Iris Beldhuis


After graduating in April 2021, Iris Beldhuis started working as a physician-scientist in the group of Professor Voors. She started in the group as a bachelor medicine student with several pilot projects, eventually writing her master thesis of medicine at the department as well. During her studies, Iris had the opportunity to go abroad for a research fellowship at Harvard Medical School with Prof Solomon and Prof Pfeffer. Her research focuses on worsening renal function, (de)congestion and response to therapy in patients with heart failure.

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Current activities

As a sub-investigator, Iris coordinates the PUSH AHF study funded by the Dutch Heart Foundation (Principal investigator Dr ter Maaten and Dr Damman), which investigates the effect of natriuresis guided therapy in acute heart failure to improve diuretic response, decongestion, and clinical outcomes (

My publications

Evidence-Based Medical Therapy in Patients With Heart Failure With Reduced Ejection Fraction and Chronic Kidney Disease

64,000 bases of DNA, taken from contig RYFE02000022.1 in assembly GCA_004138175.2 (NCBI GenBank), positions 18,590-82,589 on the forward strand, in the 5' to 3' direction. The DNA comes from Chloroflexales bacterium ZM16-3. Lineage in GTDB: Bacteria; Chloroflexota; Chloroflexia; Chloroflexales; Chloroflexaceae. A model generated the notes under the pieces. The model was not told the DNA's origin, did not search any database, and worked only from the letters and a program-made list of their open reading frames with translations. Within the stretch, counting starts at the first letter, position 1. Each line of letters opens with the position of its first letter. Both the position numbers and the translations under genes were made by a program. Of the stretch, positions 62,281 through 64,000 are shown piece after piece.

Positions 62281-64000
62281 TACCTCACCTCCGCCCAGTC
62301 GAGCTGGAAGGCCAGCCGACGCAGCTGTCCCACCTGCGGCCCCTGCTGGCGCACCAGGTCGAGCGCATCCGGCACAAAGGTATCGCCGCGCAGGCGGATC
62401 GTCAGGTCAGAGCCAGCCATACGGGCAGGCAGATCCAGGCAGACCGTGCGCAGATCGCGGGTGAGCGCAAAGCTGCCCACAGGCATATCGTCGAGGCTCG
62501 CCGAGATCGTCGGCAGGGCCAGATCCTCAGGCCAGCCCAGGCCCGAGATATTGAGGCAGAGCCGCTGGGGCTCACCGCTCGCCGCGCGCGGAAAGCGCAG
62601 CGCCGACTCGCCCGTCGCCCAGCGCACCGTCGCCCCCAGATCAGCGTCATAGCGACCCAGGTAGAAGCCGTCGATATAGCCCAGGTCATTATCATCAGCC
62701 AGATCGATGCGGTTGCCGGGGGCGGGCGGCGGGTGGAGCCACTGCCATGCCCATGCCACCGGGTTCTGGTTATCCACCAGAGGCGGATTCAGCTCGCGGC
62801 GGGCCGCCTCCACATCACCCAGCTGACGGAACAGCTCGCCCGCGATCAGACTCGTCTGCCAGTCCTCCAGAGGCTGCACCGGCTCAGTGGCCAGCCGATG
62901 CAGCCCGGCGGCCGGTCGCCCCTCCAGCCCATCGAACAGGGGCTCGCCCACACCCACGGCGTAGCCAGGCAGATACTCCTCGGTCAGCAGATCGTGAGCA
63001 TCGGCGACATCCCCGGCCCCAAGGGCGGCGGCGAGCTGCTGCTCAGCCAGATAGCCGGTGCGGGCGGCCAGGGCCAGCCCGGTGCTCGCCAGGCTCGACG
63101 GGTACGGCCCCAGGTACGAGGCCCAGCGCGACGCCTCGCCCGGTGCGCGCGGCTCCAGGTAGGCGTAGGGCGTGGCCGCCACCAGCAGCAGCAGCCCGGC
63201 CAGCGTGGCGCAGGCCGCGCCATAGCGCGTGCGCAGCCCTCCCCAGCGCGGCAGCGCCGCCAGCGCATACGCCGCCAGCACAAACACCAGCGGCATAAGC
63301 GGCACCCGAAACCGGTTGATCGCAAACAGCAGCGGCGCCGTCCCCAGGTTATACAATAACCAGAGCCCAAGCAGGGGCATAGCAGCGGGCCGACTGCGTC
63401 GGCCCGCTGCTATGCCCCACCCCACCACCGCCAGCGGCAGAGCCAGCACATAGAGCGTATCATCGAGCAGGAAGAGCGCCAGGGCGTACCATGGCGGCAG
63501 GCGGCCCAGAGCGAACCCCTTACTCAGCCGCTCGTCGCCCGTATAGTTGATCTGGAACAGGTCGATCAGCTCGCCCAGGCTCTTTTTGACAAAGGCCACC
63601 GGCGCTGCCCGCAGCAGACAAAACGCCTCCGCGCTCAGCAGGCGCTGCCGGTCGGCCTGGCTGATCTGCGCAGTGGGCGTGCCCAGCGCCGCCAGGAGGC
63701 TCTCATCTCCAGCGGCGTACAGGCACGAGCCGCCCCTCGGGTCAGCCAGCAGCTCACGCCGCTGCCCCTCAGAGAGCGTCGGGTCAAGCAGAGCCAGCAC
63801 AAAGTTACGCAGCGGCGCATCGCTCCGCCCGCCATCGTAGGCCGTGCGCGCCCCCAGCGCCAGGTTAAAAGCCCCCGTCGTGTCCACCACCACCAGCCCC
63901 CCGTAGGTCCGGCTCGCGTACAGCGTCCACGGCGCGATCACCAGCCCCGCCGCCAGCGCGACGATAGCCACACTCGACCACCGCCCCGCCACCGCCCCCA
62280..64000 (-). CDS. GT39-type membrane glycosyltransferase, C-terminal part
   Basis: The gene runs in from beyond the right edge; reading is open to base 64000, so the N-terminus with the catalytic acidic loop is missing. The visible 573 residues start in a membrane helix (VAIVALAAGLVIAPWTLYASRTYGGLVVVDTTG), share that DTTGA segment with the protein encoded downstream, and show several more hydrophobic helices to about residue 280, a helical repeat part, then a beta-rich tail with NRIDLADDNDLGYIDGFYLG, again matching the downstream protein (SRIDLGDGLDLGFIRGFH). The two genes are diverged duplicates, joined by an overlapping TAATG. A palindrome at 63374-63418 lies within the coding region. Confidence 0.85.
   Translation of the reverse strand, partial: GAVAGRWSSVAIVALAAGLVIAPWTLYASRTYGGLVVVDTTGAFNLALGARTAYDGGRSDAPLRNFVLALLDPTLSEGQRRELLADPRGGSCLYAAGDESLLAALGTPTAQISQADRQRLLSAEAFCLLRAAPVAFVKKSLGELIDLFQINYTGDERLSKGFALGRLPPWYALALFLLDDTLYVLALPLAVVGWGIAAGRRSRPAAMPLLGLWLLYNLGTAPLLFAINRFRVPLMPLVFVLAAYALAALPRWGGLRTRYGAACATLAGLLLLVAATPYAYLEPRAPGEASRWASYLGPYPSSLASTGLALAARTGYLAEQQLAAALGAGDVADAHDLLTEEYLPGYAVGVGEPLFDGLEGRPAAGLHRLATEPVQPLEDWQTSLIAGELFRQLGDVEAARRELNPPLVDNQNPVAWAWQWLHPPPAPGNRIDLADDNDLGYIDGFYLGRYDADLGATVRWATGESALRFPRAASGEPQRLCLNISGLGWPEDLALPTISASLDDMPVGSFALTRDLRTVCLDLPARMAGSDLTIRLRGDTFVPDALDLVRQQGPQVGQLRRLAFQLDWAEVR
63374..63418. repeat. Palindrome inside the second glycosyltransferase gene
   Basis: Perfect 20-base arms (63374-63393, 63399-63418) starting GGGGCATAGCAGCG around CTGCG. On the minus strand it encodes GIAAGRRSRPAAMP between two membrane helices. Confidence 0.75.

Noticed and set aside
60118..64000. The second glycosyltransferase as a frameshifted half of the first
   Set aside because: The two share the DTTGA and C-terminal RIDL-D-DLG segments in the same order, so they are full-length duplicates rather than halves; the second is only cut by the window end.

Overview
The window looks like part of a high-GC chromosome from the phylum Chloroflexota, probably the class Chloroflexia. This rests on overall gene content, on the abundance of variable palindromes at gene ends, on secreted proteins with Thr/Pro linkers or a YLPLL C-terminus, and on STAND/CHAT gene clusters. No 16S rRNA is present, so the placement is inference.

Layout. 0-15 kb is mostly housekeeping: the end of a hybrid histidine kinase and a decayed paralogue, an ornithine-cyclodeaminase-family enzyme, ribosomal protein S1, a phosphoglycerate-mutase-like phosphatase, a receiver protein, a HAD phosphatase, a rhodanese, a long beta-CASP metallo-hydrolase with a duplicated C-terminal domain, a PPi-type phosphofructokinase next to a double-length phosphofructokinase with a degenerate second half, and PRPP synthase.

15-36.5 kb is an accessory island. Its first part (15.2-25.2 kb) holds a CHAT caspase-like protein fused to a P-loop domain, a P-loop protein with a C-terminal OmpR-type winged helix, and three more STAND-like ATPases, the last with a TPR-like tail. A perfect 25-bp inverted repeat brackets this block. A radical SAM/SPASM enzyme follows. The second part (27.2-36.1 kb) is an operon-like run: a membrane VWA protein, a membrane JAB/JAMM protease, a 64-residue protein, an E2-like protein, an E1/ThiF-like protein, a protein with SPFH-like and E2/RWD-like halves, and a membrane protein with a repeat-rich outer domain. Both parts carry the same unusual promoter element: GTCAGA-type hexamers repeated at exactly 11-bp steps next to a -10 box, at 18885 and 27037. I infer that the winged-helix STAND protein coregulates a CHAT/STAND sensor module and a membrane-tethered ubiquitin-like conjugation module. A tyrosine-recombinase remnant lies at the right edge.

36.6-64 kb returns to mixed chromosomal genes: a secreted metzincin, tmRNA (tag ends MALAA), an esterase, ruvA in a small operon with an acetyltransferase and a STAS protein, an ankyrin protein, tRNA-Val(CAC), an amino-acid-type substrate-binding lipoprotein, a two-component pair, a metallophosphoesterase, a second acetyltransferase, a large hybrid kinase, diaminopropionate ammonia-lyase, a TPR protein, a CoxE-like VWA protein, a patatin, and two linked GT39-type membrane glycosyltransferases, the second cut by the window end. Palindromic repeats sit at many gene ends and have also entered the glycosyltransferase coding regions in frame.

Chronic kidney disease (CKD), defined by a reduced estimated glomerular filtration rate (eGFR) is a common comorbidity in patients with heart failure with reduced ejection fraction (HFrEF). CKD is a significant risk factor for worse cardiovascular outcomes and is associated with more severe heart failure. Furthermore, when present, CKD often influences the decision to start, uptitrate, or discontinue possible life-saving HFrEF therapies. Historically pivotal HFrEF trials have excluded heart failure patients with CKD stage 4 and 5 (eGFR <30 mL/min/1.73 m2. Therefore, information on the efficacy and safety of HFrEF therapies in these patients is limited. More recent HFrEF trials with novel classes of drugs have included patients with more severe CKD. In this review, we show that for all-cause mortality and the combined endpoint of cardiovascular death or heart failure hospitalization, most HFrEF drug classes are safe and effective up to CKD stage 3B (eGFR minimum 30 mL/min/1.73 m2). In HF patients with CKD stage 4 (eGFR 15 – 29 ml/min/1.73m2), evidence is available of efficacy and tolerability of sodium glucose cotransporter 2 inhibitors, and to a lesser extent in angiotensin-converting enzyme inhibitors, vericiguat, digoxin and omecamtiv mecarbil, regarding the endpoint of cardiovascular death and heart failure hospitalization. In CKD stage 5 (eGFR < 15 mL/min/1.73 m2 or dialysis) data is lacking for both endpoints. After initiation of several HFrEF drug classes (angiotensin-converting enzyme inhibitors/angiotensin II receptor blockers/mineralocorticoid receptor antagonists/angiotensin receptor blocker neprilysin inhibitors/sodium glucose cotransporter 2 inhibitors), an initial decline in eGFR is frequently observed. However, renal function often stabilizes over time, and the drugs maintain their efficacy. In the context of a stable or improving clinical condition, a decline in eGFR should therefore not be a cause for concern and should not lead to discontinuation of life-saving HFrEF therapies.

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